A task force led by the International Monetary Fund, World Bank Group, World Health Organisation and the World Trade Organisation has launched a global database to identify gaps in the Covid-19 vaccine supply amid concerns about slow or delayed deliveries to developing countries.
The database and country-by-country dashboards on vaccines, therapeutics and diagnostics aims to focus international attention on the issue and mobilise action for delivering Covid-19 supplies to developing countries, the IMF said.
"It is critical to improve clarity and transparency around the evolving vaccine market, expected production volumes, delivery schedules, and pre-purchase options," the IMF said. "We call on manufacturers to accelerate delivery to developing countries and we call on advanced economies to scale-up near-term deliveries to developing countries."
In May, the IMF unveiled a $50 billion proposal to end the Covid-19 pandemic by vaccinating at least 40 per cent of the population in all countries by the end of 2021 and at least 60 per cent by the first half of 2022.
In July, the Washington-based lender downgraded its growth outlook for emerging markets and developing economies due to their uneven access to vaccines and the emergence of Covid-19 variants that are hindering the shape of a global economic recovery.
More than 4.06 billion doses have been administered across 180 countries – enough to fully vaccinate 26.5 per cent of the global population, according to data collected by Bloomberg. The latest rate was roughly 39.7 million doses a day.
However, the distribution has been largely uneven. Countries and regions with the highest incomes are getting vaccinated more than 30 times faster than those with the lowest, according to the Bloomberg data.
Equitable access to vaccines is critical for the global economic outlook. Uneven access to vaccines and the emergence of Covid-19 variants could derail the global economic recovery and wipe out $4.5 trillion cumulatively from global gross domestic output by 2025, the IMF said in July.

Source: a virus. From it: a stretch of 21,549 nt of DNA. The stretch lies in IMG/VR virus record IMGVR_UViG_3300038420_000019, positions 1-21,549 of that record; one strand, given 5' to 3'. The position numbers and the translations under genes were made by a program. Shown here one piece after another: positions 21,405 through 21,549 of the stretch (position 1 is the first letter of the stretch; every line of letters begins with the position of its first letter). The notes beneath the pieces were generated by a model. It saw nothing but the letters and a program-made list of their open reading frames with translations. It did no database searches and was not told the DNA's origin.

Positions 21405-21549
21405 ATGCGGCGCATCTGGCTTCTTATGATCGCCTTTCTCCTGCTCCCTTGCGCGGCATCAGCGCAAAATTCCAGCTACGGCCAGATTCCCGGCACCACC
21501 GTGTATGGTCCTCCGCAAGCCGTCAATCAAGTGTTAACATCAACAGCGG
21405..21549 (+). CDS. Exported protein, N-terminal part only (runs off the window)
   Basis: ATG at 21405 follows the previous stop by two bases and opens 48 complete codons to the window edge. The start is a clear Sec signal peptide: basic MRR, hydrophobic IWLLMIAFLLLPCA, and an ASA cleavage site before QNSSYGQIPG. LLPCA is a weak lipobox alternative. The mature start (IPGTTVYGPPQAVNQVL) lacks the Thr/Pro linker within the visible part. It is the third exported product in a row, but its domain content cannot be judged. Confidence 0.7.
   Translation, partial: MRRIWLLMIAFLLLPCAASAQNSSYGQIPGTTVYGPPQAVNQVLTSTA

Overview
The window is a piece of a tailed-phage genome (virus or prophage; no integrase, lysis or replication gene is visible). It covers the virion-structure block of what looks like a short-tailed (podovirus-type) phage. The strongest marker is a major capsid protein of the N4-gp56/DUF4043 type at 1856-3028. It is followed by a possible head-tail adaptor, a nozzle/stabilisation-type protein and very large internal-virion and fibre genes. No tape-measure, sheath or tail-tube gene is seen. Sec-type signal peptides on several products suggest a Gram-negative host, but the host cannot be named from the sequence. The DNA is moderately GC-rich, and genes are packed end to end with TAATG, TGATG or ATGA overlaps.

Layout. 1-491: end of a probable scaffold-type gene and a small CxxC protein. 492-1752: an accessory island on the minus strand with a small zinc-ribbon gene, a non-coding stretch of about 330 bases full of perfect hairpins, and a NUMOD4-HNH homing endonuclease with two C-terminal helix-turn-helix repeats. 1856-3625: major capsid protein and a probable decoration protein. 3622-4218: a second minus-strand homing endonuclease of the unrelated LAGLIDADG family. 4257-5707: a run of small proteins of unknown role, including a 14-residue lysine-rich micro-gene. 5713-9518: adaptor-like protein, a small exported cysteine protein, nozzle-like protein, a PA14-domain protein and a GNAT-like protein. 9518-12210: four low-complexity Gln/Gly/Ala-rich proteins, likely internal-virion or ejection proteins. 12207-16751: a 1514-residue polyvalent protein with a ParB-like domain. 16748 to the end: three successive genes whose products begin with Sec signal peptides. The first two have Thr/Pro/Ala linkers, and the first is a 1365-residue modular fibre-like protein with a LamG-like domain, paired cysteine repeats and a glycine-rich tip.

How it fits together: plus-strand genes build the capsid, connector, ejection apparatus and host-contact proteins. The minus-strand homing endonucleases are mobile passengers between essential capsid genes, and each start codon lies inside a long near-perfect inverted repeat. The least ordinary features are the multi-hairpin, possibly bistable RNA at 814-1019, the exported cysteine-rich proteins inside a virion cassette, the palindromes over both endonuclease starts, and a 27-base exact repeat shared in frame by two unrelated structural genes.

The IMF highlighted the urgency of providing more access to Covid-19 vaccines, tests and treatments to people in developing countries.
"In the area of vaccines, a key constraint is the acute and alarming shortage in the supply of doses to low and low-middle income countries, especially for the rest of 2021," it said. "We call on countries with advanced Covid-19 vaccination programmes to release as soon as possible as much of their contracted vaccine doses and options as possible to Covax, AVAT [African Vaccine Acquisition Trust] and low and low-middle income countries."
Rich nations are donors to the UN-backed Covax scheme to distribute vaccines around the world, but the facility faced shortfalls linked partly to the second wave of the pandemic in India.
The IMF expressed concern that vaccine delivery schedules and contracts for Covax, AVAT and low and middle-income countries are delayed or too slow, noting that less than 5 per cent of vaccine doses that were pre-purchased for these countries have been delivered.
The target is for at least 40 per cent of people in low and low-middle income countries to be vaccinated by the end of 2021, the IMF said. However, it estimates that less than 20 per cent of the necessary vaccines is currently scheduled for delivery to these countries, whether through Covax, AVAT, bilateral deals and dose-sharing agreements.
"We urge Covid-19 vaccine manufacturers to redouble their efforts to scale up production of vaccines specifically for these countries, and to ensure that the supply of doses to Covax and low and low-middle income countries takes precedence over the promotion of boosters and other activities," the IMF said.
The fund also called on governments to reduce or remove barriers to the export of vaccines and all materials involved in their production and deployment.
"We underscore the urgent need for all parties to address supply chain and trade bottlenecks for vaccines, testing, and therapeutics as well as all of the materials involved in their production and deployment," it said.
As per the IMF’s $50bn proposal to end the pandemic, and in line with the priorities set out by WHO, WTO, IMF and the World Bank, more than $35bn in grants are needed with only one third of this financed to date, it said.
The IMF welcomed a recent announcement by Covax and the World Bank to accelerate vaccine supplies for developing countries through a new financing scheme. It also noted that World Bank financing is now available to support the purchase and deployment of doses secured by both AVAT and Covax.